To the editor:

More than 40 million Americans collectively owe $1.5 trillion of student debt. This burden will defer — or eliminate — the ability of millions of people to buy cars, to buy homes, and to move into a financially stable adult life. It is overwhelming, crippling and permanent. With few exceptions, student debt is never forgiven — even in bankruptcy. In spite of the millions of dollars awarded in scholarships, students with loans graduate on average with about $30,000 in student debt, and many have $50,000, $75,000 or more. Something has to be done to help these ambitious, but under-resourced people.

While this American tragedy is well documented and well known, its fix is not. Politicians talk about the potential for a government plan to alleviate the debt; some states talk about making state colleges tuition-free. This is all good — but it may not happen. And, even if it does, it is unlikely to be enough.

What can be done? How does one person grapple with a $1.5 trillion national problem that has no single identity yet affects so many people? You cannot just write a check. It is not the United Way (or Jacob's Pillow or Mass MoCA). Let's start by chipping away.

We have created the "Make A Difference Student Debt Reduction Fund" at Berkshire Taconic Community Foundation. Its goal is to eliminate $5,000 in loans for each of the five graduating seniors at Massachusetts College of Liberal Arts who have the highest levels of student debt. At MCLA (located in North Adams), about 85 percent of students graduate with debt. Almost a third of its students have household incomes below $30,000 and about a quarter of the student body are the first in their families to attend college. They deserve some credit — and a break.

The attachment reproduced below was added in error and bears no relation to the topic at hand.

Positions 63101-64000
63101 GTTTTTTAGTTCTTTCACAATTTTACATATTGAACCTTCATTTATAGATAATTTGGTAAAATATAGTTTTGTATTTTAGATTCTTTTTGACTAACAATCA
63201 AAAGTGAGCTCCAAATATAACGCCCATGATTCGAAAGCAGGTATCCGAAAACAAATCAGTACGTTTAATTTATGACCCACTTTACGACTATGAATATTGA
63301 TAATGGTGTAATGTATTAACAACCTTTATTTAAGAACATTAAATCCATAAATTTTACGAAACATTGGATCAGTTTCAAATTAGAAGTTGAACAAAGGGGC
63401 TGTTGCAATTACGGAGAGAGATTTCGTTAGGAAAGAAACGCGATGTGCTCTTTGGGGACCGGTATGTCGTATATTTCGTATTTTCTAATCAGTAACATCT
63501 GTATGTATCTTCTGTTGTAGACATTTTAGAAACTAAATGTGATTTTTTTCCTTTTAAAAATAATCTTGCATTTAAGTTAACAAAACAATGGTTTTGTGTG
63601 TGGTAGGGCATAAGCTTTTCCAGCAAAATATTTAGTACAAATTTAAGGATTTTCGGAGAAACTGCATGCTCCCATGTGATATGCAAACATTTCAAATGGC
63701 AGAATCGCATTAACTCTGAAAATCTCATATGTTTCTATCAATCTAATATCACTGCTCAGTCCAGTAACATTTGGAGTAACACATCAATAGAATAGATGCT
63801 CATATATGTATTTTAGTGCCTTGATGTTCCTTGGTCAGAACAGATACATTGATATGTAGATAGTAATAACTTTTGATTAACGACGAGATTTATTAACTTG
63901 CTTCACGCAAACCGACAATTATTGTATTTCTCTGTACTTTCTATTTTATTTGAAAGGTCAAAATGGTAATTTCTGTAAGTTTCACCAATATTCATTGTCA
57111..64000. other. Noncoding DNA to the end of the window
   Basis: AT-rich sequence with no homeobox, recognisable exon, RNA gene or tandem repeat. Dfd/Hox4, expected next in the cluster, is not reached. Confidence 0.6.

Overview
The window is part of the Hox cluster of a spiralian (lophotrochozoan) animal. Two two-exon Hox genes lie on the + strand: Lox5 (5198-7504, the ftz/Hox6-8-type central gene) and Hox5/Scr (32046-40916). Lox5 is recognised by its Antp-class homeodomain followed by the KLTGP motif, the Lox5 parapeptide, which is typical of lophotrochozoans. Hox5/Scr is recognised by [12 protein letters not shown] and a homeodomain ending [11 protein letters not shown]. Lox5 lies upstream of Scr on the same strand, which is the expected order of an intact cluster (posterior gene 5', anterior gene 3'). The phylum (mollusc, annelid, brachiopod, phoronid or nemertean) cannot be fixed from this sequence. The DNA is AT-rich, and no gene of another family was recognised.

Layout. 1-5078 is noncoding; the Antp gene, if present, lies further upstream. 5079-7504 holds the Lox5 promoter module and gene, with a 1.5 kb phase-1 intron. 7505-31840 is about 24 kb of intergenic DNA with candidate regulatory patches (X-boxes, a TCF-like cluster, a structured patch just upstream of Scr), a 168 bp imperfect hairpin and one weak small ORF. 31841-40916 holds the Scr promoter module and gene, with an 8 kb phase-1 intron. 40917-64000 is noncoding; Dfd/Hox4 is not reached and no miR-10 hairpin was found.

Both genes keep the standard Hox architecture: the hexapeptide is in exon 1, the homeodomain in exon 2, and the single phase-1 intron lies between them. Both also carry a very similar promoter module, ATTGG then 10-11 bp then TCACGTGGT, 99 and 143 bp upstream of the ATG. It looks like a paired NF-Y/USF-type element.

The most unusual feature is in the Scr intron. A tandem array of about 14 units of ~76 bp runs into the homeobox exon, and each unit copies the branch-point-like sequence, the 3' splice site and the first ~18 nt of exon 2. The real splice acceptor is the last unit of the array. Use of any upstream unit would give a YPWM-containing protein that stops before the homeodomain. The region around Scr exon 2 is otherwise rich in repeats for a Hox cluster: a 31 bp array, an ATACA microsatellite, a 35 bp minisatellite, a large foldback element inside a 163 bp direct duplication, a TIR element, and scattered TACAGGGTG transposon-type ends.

But this fund is not the only way caring individuals can tackle this problem. You can do so by making a restricted gift to your alma mater or local college, specifying that the funds are to be used to reduce student debt. Set your own guidelines.

While we can't resolve a $1.5 trillion problem, we have the power to help some students alleviate this burden. Achieving a college degree should not be at the cost of long-term financial viability.

Judith Wilkinson,